Real world, business-focused success stories of how knowledge graphs, ontologies, and AI have been applied to address business needs. The track will focus on return on investment and value to organizations.
Managing connections between types and individuals is a crucial aspect of applied ontology, and effective scaling is one aspect of the challenge. At Indeed, we help people get jobs. In order to do this, we need to understand jobseekers’ qualifications and the requirements of jobs they search for. Millions of jobs and job seekers are connected to our system on any given day, however, and they could not possibly all be included in a single accurate and efficient knowledge graph.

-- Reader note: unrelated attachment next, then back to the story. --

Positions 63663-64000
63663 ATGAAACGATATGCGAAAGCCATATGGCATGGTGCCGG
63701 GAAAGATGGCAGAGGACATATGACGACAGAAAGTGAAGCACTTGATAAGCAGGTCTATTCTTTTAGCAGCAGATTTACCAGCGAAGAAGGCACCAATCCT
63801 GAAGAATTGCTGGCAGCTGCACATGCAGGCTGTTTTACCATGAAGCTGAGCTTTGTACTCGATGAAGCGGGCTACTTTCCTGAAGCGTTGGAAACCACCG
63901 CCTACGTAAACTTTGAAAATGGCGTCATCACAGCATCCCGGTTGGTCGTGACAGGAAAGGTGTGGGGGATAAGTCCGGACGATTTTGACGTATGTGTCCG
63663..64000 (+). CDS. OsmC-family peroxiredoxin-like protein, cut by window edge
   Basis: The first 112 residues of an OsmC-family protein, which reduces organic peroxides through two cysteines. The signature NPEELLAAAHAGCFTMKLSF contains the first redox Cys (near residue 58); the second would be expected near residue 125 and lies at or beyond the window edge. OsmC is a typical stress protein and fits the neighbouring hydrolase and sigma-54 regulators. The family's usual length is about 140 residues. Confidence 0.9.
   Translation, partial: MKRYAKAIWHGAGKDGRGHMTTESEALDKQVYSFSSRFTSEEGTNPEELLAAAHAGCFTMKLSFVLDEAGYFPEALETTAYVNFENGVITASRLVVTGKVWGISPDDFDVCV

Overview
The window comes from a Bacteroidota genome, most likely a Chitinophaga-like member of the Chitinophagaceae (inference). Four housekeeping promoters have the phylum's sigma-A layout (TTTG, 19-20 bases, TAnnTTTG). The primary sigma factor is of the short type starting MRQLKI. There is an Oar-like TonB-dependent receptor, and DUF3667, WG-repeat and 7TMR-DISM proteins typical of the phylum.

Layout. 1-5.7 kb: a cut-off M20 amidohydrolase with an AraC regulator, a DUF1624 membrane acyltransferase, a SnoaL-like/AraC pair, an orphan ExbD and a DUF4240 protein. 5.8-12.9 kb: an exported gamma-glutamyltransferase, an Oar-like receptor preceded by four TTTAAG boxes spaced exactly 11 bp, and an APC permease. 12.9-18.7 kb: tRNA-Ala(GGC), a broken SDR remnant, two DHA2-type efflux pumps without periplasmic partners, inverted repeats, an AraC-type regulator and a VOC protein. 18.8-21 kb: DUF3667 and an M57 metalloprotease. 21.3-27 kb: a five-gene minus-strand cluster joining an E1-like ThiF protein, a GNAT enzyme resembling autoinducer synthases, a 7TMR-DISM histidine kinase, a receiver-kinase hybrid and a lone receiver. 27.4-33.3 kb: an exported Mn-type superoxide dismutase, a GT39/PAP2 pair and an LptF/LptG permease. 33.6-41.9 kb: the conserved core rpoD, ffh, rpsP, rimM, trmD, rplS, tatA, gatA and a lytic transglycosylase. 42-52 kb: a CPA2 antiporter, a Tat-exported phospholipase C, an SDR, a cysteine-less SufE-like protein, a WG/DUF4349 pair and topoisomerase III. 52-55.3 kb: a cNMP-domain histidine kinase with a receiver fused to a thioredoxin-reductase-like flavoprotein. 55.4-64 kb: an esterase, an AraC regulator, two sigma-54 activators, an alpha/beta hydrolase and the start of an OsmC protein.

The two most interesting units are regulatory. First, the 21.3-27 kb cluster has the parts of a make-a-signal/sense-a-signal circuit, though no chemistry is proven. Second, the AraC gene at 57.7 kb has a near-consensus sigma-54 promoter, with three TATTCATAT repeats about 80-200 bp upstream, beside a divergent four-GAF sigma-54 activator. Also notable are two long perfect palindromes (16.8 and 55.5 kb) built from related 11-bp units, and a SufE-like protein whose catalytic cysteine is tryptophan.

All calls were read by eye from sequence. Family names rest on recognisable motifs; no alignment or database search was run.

Fortunately, a lot of common-sense general reasoning is about types of things. Our taxonomies and ontology form a graph of types, which are used to apply metadata to documents at scale. We also leverage meta-types and type-type relationships in order to provide the most sophisticated and accurate metadata. In implementing these solutions, we take advantage of a useful ambiguity: in the SKOS (Simple Knowledge Organization System) standard, a “Concept” is syntactically an individual, but most concepts seem to have semantic uses as types. This talk will discuss how using skos:Concept for first-order types and rdfs:Class for meta-types enables automated reasoning patterns and dynamic application behavior without any need for a knowledge graph of individuals.